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Intelligence: The Real Cost of Plastic

Source: Pawel Czerwinski
AfricaAsiaBeautyEuropeFood & BeverageNorth AmericaOceaniaPackagingSouth AmericaTextiles

Sophie Benson

For decades, one argument has been a brick wall in the path of the push against plastic: “but it’s cheap”. And it is, due to multi-level subsidisation along the entire value chain, spanning everything from fossil fuel feedstocks to chemical plants

Unsurprisingly, brands find saying no to such a cheap and versatile material difficult. Even as evidence of the social and environmental dangers of plastic has stacked up (plummeting fertility rates, extensive marine pollution, and the so-called “toxicity debt” to name just a few), and as myriad viable alternatives have emerged, the use of plastic has only increased. Under BAU, we can expect the plastic industry to use a 19% share of the carbon budget by 2040, and by 2060, we can expect global plastic waste to almost triple.

But the clock is ticking on the ‘cheap’ argument because it is increasingly necessary to factor in the costs associated with the continued use of plastic: environmental clean-ups, healthcare, climate-related relocation, and costs to the wider economy. The USD 216 billion that plastic marine debris will cost APAC economies in 2050, for instance, will not necessarily be factored into the market price of plastic, but it’s a cost that will be shouldered by many. Far from a bargain.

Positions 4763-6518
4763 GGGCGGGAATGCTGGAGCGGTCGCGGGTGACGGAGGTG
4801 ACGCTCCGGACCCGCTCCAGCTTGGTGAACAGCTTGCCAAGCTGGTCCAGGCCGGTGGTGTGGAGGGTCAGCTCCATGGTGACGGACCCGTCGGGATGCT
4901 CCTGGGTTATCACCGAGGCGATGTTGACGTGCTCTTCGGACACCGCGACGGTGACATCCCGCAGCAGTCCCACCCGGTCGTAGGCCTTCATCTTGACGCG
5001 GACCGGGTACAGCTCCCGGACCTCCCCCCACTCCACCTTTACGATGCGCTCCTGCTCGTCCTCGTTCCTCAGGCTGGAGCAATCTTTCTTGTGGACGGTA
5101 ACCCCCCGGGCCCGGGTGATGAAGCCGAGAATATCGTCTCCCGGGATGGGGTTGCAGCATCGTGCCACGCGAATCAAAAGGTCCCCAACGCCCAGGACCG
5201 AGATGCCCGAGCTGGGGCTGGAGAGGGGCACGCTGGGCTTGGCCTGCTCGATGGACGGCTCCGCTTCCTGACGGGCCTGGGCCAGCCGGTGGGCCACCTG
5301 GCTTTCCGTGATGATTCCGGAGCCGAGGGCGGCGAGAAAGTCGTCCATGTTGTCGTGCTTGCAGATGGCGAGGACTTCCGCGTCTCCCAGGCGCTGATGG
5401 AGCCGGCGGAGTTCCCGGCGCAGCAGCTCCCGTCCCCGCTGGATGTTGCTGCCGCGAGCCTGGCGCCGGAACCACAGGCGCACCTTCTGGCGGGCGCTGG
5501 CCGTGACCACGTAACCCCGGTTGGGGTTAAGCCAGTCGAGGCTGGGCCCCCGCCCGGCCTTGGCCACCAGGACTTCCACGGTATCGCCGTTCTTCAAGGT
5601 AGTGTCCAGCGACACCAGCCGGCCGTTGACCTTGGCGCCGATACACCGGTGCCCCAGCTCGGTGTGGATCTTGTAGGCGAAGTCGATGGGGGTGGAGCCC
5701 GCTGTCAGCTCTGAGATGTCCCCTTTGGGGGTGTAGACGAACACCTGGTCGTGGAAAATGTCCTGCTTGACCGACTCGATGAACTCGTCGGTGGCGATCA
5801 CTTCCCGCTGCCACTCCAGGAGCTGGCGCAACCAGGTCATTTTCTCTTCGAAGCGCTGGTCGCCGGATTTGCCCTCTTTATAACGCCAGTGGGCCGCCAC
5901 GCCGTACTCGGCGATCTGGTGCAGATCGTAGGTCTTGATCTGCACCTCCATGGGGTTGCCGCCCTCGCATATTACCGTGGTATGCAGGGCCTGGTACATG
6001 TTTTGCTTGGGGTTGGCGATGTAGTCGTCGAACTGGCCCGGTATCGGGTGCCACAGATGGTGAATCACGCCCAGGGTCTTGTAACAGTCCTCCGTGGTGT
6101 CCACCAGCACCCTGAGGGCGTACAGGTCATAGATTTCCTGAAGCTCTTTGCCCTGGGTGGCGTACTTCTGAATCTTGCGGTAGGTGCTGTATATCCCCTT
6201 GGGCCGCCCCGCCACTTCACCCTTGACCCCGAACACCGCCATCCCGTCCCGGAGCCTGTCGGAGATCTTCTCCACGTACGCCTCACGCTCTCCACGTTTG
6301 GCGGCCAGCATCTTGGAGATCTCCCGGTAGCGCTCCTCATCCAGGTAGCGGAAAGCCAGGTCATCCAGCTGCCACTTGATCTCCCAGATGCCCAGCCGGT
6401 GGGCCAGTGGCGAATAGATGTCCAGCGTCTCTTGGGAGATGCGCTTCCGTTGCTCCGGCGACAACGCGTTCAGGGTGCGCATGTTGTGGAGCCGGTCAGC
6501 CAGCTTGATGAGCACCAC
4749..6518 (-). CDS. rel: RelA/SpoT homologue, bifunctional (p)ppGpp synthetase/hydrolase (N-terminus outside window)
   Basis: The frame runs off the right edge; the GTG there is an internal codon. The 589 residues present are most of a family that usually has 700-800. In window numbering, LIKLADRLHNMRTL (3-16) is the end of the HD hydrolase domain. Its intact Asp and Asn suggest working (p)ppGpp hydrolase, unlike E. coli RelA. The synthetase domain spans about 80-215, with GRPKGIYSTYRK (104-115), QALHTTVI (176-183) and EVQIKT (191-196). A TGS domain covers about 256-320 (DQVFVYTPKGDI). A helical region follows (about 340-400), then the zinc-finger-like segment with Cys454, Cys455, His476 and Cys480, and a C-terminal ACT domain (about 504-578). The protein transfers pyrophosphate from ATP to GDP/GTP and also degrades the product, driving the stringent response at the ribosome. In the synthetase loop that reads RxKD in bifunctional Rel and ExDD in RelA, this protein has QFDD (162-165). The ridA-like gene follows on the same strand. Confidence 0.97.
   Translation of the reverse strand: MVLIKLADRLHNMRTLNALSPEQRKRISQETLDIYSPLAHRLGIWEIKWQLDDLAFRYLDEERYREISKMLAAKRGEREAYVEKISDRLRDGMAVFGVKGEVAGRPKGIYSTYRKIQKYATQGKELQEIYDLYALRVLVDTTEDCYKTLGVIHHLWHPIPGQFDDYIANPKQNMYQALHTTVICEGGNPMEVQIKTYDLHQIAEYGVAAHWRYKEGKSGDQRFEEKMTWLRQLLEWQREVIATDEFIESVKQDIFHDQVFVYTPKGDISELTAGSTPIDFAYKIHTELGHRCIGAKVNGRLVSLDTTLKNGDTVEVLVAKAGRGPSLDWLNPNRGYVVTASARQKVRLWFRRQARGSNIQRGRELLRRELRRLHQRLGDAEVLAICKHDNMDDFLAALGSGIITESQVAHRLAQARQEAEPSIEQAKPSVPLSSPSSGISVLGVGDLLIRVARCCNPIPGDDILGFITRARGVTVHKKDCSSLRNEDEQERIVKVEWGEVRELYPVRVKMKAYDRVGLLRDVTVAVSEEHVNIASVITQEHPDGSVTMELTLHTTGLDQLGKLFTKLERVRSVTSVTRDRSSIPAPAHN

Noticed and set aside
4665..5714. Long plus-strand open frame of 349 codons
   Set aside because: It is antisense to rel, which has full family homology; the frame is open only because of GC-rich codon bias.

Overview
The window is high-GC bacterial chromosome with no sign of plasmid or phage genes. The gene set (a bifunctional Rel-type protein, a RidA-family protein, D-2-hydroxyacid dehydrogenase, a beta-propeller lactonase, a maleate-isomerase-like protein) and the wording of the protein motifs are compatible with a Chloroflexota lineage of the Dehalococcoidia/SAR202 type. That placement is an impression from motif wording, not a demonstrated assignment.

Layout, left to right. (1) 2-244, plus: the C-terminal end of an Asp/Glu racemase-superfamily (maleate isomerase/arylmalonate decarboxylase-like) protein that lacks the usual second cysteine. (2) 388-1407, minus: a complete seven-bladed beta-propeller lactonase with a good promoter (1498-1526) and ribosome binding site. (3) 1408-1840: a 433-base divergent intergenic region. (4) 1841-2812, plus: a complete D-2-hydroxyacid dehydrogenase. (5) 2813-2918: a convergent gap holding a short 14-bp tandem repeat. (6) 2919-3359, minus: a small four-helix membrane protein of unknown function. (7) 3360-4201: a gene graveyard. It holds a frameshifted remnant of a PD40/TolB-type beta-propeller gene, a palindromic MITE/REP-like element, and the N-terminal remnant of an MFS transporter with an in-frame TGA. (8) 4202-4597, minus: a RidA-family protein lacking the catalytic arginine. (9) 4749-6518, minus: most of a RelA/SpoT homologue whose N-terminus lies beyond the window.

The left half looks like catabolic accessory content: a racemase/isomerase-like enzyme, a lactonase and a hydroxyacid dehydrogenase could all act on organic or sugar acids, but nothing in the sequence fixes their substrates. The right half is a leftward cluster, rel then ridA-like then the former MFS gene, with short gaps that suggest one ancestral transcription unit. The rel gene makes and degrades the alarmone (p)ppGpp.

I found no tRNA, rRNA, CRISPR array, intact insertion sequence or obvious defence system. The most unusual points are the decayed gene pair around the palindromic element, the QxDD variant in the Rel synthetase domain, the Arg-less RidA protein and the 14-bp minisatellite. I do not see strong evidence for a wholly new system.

It’s undeniable that such external costs may not convince those who are focused solely on corporate finances, but more tangible recalculations are on the horizon too which will skew the balance sheets. The rise in oil prices has directly impacted the price of plastic but we know market prices can drop as quickly as they rise. Rather than one single cost driver, it’s the convergence of a plethora of external factors, from legislation and taxes to legally binding global agreements, which are set to rock plastic’s position as a cheap first-choice material.

The continued use of plastic as the economical choice is a here-and-now decision, but as we unpick its real cost, the necessity of long-term thinking and pre-emptive materials and system shifts will become crystal clear.


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